- Heavy reliance on retailers: Over the decades, there has been massive seismic shifts in the CPG landscape, in terms of advertising and promotion. While manufacturers wielded this power in the 1980s, the power shifted to the retailers in the 1990s, as they had full access to the POS and scan data. In the current scenario, the power lies in the hands of the customers. The consumers’ choices are heavily driven by social media and information. Therefore, it is important for companies the embrace these shifts and let it drive retail strategies.
- Difficulty in predicting profit: Due to the lack of direct communication between brands and customers, it becomes extremely difficult to measure cumulative customer value over time, to increase the customer loyalty necessary to maximize the Customer Lifetime Value.
- The inevitable competition: While competition exists in all sectors, but it is far more intense when compared with other industries, given that CPGs are fast moving products with the risk of customers switching brands at any moment. It’s challenging for companies to break away from this clutter with brands offering same products and prizes.
CPG loyalty program: How to design an effective CPG loyalty program
- Data is the key ingredient: To stand out in the grocery store and build brand loyalty, data becomes the key pillar for engagement strategies. Today’s consumer is constantly researching, shopping, and engaging with brands online, producing new data sets every minute. CPG brands can collect this data, unify data silos across all such touchpoints using platforms and solutions. The unified data should contain omnichannel consumer interaction, data from supply chain, marketing, and secondary research data, resulting in an all-encompassing view of the touchpoints. This holistic customer data management strategy is a prerequisite to build a valuable loyalty program that maintains dialogue between brand and customers, leveraging customer feedback on products and offering discounts to tailor better engagements. This also sets a platform to share information on product benefits and new product launches, apart from hyper-personalizing messages. Brands can also incentivize customers who share personal information in exchange of rewards and an overall transparency from the company, given that consumers have become increasing intentional about the data they share.
- Digital strategy brings customers closer to brands: CPG brands are now looking to stay relevant with the digital transformation, investing in direct-to-consumer models. Brands must then focus on leveraging digital channels for an optimum loyalty program, and cultivate the desirable behavior of purchasing online. Mobile applications and Microsites serve as the primary interface of interaction between brand and customers, thereby reducing reliance on retailers and trade partners. This creates a win-win situation for both consumers and brands – while consumers experience ease-of-use through digital channels, customer acquisition, data and reward redemption can be easily facilitated for brands.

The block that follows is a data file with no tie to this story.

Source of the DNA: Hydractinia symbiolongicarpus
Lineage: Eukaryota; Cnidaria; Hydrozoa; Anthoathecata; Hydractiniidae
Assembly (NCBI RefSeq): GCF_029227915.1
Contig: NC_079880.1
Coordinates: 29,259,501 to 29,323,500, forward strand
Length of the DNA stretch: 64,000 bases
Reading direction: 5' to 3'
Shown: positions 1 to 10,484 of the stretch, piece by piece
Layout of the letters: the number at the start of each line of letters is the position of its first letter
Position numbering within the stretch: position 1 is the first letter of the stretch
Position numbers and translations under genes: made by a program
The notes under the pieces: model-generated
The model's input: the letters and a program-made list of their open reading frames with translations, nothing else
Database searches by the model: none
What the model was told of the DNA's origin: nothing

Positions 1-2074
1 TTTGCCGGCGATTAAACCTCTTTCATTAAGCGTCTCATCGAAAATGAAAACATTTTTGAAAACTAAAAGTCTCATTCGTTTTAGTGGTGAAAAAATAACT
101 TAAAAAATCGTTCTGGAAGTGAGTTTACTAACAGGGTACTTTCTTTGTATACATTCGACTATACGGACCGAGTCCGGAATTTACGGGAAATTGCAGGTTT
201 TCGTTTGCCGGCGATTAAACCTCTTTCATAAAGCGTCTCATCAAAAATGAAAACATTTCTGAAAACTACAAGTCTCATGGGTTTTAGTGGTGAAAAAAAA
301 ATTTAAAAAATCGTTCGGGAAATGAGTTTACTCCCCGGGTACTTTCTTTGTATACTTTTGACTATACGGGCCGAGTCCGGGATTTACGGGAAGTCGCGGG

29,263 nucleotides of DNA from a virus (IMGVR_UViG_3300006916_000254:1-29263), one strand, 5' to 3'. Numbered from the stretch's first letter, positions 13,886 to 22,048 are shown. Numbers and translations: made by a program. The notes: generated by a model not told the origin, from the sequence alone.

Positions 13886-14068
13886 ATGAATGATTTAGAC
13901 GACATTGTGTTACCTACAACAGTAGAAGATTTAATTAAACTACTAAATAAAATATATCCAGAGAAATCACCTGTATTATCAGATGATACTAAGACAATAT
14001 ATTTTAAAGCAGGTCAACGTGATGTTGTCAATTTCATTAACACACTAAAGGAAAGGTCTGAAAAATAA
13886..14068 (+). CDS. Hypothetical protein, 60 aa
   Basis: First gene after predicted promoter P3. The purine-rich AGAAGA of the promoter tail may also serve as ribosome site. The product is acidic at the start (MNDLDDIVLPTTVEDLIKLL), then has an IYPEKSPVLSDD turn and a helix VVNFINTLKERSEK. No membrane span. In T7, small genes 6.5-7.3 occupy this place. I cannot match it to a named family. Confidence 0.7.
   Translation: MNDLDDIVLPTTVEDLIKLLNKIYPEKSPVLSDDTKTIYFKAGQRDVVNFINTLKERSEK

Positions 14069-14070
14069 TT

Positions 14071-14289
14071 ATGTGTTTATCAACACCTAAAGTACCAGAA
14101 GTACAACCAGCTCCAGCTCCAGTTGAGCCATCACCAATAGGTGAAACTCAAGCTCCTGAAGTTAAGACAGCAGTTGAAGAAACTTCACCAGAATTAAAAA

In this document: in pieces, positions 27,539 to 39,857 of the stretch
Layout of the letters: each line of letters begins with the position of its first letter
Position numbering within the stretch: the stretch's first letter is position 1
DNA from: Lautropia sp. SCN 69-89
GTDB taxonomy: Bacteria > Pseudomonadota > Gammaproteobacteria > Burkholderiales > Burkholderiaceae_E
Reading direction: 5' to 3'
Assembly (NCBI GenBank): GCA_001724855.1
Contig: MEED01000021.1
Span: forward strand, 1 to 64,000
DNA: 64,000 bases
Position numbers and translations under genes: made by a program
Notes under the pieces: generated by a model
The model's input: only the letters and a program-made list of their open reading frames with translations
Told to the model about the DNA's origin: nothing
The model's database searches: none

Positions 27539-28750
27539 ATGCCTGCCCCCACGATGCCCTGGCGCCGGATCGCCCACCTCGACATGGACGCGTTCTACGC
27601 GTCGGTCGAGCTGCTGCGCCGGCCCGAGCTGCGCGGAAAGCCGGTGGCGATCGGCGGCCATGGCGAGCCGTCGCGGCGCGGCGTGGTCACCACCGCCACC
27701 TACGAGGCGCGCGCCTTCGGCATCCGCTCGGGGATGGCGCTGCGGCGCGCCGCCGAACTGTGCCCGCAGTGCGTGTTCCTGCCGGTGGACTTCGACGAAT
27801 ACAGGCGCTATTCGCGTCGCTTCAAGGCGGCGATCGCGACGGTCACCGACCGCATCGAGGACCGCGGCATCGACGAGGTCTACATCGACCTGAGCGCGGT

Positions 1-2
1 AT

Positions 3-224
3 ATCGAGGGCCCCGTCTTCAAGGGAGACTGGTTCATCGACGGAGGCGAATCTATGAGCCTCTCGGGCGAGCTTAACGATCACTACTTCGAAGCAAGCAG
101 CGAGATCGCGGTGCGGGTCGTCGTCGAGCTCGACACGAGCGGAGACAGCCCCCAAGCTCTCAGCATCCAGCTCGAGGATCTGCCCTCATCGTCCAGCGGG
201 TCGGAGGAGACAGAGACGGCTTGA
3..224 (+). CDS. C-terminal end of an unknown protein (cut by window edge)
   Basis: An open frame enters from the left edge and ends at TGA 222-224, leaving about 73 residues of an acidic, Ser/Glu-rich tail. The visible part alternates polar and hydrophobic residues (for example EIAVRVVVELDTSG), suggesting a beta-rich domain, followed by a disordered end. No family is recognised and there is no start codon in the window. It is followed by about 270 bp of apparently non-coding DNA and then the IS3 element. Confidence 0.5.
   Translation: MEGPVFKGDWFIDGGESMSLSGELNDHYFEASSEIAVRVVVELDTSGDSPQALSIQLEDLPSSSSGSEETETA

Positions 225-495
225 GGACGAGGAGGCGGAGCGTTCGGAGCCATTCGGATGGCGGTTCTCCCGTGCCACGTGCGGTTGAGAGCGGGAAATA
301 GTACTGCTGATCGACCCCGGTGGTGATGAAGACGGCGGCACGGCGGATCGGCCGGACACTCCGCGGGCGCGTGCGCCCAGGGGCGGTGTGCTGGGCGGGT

Several large CPG brands have taken their first steps in this digitized journey. For example, Colgate dove in to a digital-first marketing campaign for their new electric brush that is targeting millennial users. Paired with innovative messaging, this push for ecommerce sales has given the company an edge over competitors, and hopes to deepen its bond with consumers.
- Focusing on brand values and ethics: After several months of intense research, Nestle recently launched the vegan KitKat. The company came up with the 100% plant-based alternative to the popular chocolate bar after huge consumer demand. Veganism is just one of the recent trends in the consumer landscape that CPG brands must incorporate in their brands. As we have already seen that 40% of the global consumers are Gen Z, and it has become an important marketing strategy to align products based on their needs. As the newer variants of products get launched, it is paramount to use loyalty programs to boost sales. Consumers can be incentivized to use these new products. Brands can also introduce personalized offers for consumers based on previous purchases and preferences.
Capillary’s pioneer in CPG sales, Kunwar Keshav emphasizes on observing the new generation’s needs, saying: “The era of conscious consumption is here, and the newer generations are watching brands more closely for sustainable packaging and marketing. While these new-age concerns need to translate into the present production strategies, brands can use loyalty programs as a medium to transparently communicate about such process changes and messaging.”
- Incorporate Gamification elements– Gamification is especially useful in increasing customer engagement for CPG brands. Brands can apply games like spin the wheel as a way of unlocking rewards, providing incentives to customers to stick to your brand via awarding of badges and stickers. Gamification can boost non-transactional interactions and drive short-term behavior change like product awareness and trials. When Kellogg’s launched Krave, they hoped to direct the marketing at younger consumers. So, the breakfast cereal company made it a point to launch the product in social media channels for the first time. The brand launched a Facebook treasure hunt game that offered daily prizes and giveaways.
Let’s future-proof your brand with agility…